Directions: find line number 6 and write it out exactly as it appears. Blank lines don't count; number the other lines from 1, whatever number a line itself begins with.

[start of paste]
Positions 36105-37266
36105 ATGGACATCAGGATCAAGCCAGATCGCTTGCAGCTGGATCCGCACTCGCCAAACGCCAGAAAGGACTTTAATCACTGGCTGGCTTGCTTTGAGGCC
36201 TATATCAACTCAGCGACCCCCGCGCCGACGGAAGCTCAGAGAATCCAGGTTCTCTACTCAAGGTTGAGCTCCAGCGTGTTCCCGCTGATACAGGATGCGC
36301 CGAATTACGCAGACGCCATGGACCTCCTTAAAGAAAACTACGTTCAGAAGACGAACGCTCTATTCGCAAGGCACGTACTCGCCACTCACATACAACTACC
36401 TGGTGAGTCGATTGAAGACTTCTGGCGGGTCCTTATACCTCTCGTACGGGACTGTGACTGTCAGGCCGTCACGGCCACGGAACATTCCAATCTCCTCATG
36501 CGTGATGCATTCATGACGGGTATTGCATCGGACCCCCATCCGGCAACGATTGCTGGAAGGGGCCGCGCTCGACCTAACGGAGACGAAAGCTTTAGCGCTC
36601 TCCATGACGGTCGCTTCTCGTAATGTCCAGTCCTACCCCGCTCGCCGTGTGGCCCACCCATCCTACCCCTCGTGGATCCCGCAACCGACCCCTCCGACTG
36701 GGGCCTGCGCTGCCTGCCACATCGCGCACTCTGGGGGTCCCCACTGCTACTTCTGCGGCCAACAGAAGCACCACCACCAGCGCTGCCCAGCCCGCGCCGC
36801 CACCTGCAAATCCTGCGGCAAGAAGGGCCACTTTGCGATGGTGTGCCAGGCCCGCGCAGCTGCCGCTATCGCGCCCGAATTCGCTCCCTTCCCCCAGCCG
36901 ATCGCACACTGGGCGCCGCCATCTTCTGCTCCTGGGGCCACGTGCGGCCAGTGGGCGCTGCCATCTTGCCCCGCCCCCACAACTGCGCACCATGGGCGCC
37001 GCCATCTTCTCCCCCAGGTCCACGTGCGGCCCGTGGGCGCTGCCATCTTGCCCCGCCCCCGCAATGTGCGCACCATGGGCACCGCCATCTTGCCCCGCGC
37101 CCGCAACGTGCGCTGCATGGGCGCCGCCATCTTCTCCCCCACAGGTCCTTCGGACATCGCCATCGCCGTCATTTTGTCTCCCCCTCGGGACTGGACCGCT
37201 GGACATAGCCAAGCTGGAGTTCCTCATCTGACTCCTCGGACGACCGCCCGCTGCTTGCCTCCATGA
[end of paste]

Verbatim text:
36501 CGTGATGCATTCATGACGGGTATTGCATCGGACCCCCATCCGGCAACGATTGCTGGAAGGGGCCGCGCTCGACCTAACGGAGACGAAAGCTTTAGCGCTC